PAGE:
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How To Create a Year-Round Tax Plan for Businesses


Doing taxes is no fun, but saving money on taxes is different. One appointment with your tax adviser can result in a tax plan that will work for you all year.

Experts remind you not only to focus on taxes that you need to pay each year to the IRS but also to consider additional tax issues that may arise in the future. For example, suppose a main business owner leaves — what effect will that have on succession planning? Will you be able to avoid serious tax and corporate governance issues?

Learn how to get started

At the beginning of the year, estimate your income and tax liability. Plan how much you intend to reduce or defer. Throughout the year, monitor income and expenses to adjust your plan as needed. And if you're in a seasonal industry, be aware of its particular business cycles.

It's important to let your tax adviser in on all these ruminations. Your tax planner may have ideas about how your business is structured — maybe your firm is an LLC, and changing to a Subchapter S corporation would allow you to partially avoid paying self-employment tax on profits taxable to the individuals. If you're planning proactively, you can make the S corporation election toward the beginning of the year.

But maybe your business is already structured as an S corporation. Then you should be monitoring profits throughout the year. Because S corporations are required to allocate some of their profits to shareholders, you'll need to check your profit statements regularly to make sure your shareholders are getting everything they're entitled to. Make sure you're staying compliant.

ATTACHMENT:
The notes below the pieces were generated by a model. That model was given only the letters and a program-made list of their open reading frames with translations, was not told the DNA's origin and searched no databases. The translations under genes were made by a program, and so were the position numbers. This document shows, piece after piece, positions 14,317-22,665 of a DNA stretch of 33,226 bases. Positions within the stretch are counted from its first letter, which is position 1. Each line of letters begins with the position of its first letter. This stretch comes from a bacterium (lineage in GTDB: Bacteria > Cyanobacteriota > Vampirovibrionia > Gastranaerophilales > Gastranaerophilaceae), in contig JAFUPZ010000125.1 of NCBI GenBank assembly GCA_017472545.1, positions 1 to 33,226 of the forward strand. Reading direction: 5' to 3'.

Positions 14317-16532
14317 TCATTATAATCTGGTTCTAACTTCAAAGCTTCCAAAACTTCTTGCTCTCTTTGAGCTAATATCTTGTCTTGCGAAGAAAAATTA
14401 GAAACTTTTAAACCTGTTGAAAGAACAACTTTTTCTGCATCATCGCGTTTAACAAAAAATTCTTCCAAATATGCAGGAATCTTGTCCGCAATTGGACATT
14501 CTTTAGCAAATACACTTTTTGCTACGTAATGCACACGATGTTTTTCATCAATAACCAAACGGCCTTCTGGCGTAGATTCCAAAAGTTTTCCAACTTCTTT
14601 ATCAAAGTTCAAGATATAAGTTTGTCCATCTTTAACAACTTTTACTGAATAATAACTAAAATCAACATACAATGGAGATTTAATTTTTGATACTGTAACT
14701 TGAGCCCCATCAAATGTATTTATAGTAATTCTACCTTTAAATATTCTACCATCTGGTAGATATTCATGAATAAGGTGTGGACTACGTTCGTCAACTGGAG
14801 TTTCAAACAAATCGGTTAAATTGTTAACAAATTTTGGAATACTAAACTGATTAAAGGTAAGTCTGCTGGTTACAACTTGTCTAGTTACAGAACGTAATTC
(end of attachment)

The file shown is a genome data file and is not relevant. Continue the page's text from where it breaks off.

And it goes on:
Consider discussing these additional tax-planning strategies with your adviser:

  • Setting up a retirement plan before the end of the year and making a contribution to it.
  • Reducing taxable income for the year by deferring some billing until the beginning of the next year.
  • Timing bonus payments and reviewing accounts receivable reports to identify uncollectible accounts that may be written off as bad debts.
  • Purchasing fixed assets with much more tax certainty and potential for significant tax breaks via the PATH Act. The act permanently extends Section 179 of the Internal Revenue Code to expense certain depreciable business assets instead of subjecting them to normal depreciation schedules, among other juicy provisions such as extending the R&D credit.

Timing is everything when it comes to your tax-planning process — it will alleviate tax season demands and position you to achieve your tax-saving goals.

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Davis & Graves CPA, LLP
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Gresham, OR 97030
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Our firm provides the information in this e-newsletter for general guidance only, and does not constitute the provision of legal advice, tax advice, accounting services, investment advice, or professional consulting of any kind. The information provided herein should not be used as a substitute for consultation with professional tax, accounting, legal, or other competent advisers. Before making any decision or taking any action, you should consult a professional adviser who has been provided with all pertinent facts relevant to your particular situation. Tax articles in this e-newsletter are not intended to be used, and cannot be used by any taxpayer, for the purpose of avoiding accuracy-related penalties that may be imposed on the taxpayer. The information is provided "as is," with no assurance or guarantee of completeness, accuracy, or timeliness of the information, and without warranty of any kind, express or implied, including but not limited to warranties of performance, merchantability, and fitness for a particular purpose.
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